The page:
Corbyn must choose between plurality and ideological purity

Jeremy Corbyn, plurality, ideological purity, reshuffle, cabinet, Labour, leader, politics, Kettle Mag, Rudi Abdallah
Written by Rudi101

Last week Jeremy Corbyn yet again indulged his inner dictator by ruthlessly dispatching two fawns from his shadow cabinet and daubing their blood on the walls of his constituency office. Screaming maniacally at the media gathered outside his home, he waved his crown of ethically sourced toucan feathers to indicate his infallibility and urinated over a pentagram made of the bones of dead omnivores adorning his front garden to reassert his leadership credentials. He explained, while carrying aloft a half birch tree half dolphin hybrid he called ‘son’, that he was celebrating a successful reshuffle and wished to be left alone. If this sounds unfamiliar, it’s because it only happened in the minds and on the sketchpads of cartoonists holed up in the offices of The Sun, Express and Telegraph. 

That slight mischaracterisation of Corbyn is more generous than the ones he received last week during the greatest ‘tragedy’ William Shakespeare never wrote. To me, Corbyn’s reshuffle sounds like a dance routine popularised by an eccentric octogenarian hailing from an unheard hamlet. Alas, the Labour leader’s cataclysmically inconsequential manoeuvrings were portrayed as a euphoric relinquishing of Britain to Herr Hitler and his invading ghost Nazis.

Shadow Attorney General Catherine McKinnell’s departure on Monday tore a new cavity in Corbyn’s battered armour, compounding festering divisions. Hostile to Blairite interests like McKinnell’s, he elicited accusations of weakness for having the temerity to sack ministers who didn’t like his policies. He was branded slow, rather than considered, for methodically working through a process he hadn’t experienced before. A traitor to his own mantra of newer, kinder politics, for wanting to keep his allies close. The Blairites are the hapless victims: clearly they’re being bullied. Strife stems from a leader intent on ripping his party apart. It’s all very transparent. You there at the back, the ‘coughing’ communist, cease belittling me immediately!

Character assassinations

Vicious character assassinations are unsurprising yet continually mishandled by Corbyn’s team. From the outside it appears Momentum and stalwart Head of Communications Seumas Milne don’t want to indulge savage insults, but the lack of authoritativeness with which they deflect criticism, coupled with domestic rows, are weakening the leadership’s position. The tiff in a ball-pit featuring non-entities means the wider public is unlikely to flee to Gibraltar anytime soon, but it does, however, raise numerous worries about the damage the unsustainable shadow cabinet make-up is doing to Labour’s long term fortunes.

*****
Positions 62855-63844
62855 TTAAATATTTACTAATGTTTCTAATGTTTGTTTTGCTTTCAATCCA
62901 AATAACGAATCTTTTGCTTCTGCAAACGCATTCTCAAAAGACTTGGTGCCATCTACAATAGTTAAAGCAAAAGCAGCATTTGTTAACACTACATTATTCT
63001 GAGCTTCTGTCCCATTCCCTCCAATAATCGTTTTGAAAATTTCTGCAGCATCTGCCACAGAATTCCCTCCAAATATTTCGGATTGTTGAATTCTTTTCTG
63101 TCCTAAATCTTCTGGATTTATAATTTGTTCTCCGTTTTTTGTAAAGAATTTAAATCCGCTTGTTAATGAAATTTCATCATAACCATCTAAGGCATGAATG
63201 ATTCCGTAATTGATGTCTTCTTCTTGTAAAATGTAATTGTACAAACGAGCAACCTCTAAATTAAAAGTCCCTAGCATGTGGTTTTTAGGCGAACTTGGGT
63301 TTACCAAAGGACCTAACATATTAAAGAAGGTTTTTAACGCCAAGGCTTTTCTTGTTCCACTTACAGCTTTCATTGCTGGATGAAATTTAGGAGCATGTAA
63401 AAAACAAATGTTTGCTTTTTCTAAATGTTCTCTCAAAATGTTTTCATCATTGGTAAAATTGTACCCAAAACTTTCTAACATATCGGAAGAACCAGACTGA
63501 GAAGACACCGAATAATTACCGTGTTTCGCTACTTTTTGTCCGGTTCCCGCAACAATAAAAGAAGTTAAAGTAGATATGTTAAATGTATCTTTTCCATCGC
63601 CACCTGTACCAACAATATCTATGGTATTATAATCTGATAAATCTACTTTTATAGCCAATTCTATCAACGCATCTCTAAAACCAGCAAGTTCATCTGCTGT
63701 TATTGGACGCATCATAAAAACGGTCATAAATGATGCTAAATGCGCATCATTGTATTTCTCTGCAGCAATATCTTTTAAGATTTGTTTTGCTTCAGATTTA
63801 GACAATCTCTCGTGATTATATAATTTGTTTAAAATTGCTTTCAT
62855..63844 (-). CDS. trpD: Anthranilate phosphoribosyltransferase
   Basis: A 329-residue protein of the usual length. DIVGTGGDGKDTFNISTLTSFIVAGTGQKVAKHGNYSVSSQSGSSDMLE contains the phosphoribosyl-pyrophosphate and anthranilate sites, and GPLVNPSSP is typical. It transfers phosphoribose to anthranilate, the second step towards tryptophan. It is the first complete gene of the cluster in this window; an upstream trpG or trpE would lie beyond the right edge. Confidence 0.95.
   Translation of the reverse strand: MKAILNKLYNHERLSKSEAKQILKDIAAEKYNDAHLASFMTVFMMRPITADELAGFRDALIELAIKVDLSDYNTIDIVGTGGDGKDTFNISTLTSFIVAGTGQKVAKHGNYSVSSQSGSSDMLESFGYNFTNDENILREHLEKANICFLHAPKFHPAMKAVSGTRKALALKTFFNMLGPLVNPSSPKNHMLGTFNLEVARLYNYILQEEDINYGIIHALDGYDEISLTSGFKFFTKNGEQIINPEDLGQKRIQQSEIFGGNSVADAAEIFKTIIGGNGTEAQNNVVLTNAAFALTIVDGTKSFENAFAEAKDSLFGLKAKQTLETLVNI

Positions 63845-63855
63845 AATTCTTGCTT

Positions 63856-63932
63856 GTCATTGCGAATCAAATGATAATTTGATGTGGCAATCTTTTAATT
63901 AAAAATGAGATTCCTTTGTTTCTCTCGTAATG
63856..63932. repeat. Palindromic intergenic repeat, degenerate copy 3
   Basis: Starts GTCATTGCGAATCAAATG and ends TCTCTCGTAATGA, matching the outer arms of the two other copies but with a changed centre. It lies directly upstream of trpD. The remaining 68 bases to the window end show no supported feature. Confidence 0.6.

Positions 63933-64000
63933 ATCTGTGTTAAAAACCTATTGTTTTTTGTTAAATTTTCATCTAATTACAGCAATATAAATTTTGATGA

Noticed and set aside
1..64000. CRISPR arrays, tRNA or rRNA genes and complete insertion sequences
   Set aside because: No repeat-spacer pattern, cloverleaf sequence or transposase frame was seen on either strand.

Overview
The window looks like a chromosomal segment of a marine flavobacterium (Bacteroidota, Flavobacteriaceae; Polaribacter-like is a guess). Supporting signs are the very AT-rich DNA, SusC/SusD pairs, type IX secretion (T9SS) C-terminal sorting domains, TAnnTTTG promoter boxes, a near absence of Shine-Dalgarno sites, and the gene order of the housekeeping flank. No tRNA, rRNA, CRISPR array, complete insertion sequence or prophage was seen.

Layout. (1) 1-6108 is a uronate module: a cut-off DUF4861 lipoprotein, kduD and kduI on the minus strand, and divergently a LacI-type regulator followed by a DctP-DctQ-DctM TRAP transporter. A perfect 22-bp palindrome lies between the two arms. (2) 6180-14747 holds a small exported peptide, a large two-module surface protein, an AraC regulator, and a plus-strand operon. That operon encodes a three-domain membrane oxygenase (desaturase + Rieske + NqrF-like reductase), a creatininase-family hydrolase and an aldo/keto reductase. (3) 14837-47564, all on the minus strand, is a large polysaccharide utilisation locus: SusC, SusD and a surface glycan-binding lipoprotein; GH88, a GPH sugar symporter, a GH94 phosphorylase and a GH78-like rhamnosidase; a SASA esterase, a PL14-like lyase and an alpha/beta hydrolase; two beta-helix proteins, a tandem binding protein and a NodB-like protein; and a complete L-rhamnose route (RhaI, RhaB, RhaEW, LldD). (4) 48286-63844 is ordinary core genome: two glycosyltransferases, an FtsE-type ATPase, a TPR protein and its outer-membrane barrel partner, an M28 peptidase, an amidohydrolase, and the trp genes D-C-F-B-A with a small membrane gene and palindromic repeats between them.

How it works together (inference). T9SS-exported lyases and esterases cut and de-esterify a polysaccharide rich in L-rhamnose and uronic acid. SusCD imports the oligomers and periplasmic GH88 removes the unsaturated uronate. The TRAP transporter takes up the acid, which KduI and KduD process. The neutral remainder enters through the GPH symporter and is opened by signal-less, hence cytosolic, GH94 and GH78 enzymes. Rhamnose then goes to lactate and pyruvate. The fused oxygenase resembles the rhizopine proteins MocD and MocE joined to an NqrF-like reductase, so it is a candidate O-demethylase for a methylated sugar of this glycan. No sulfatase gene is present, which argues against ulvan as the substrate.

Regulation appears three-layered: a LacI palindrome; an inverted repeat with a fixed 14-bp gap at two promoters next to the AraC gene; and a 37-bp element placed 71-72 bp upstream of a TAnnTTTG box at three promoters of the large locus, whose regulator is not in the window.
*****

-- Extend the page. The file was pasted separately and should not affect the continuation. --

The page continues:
Corbyn sacrificed ideological purity for plurality when he packed his cabinet with names far closer to the politics of Ed Miliband and Tony Blair. Regretfully, his kind-heartedness is viewed as weakness by vipers itching to destroy his mandate. Allies and enemies know the situation is unsustainable: Labour is too diverse to continue as it is. If Corbyn and Shadow Chancellor John McDonnell insist Labour must stay that way, they’ll abandon socialism and the support of young people sick of MPs betraying their principles. Firstly, Corbyn must fill his cabinet with like-minded politicians if Labour is to have a cohesive message on disparate policies and cut off the supply of disputes to the Tory Press diverting attention away from his progressive policies. The illusion of unity, prevalent under Miliband’s tenure and extended unconvincingly by Corbyn, is melting away. The Labour leader must then make the party wholly socialist again to reflect the overwhelming stance of new members. Therefore, his ludicrous opposition to deselection must change so unrepresentative, clandestine Tories can be replaced with socialist MPs who’ll assist the drive towards a fairer Britain.

Incompatible ideals

As the vote on bombing Syria showed, plurality of views and ideological purity are incompatible. To his supporters’ dismay, Corbyn has already sacrificed bold positions like withdrawal from NATO to maintain artificially harmonious relationships with red Tories who want to depose him. The Labour leader is a wonderful man, full of compassion and purpose, but he will continue to water down his policies and haemorrhage support if he pursues unsustainable plurality over the revolutionary ideas that won him the affection of millions within and without the party.

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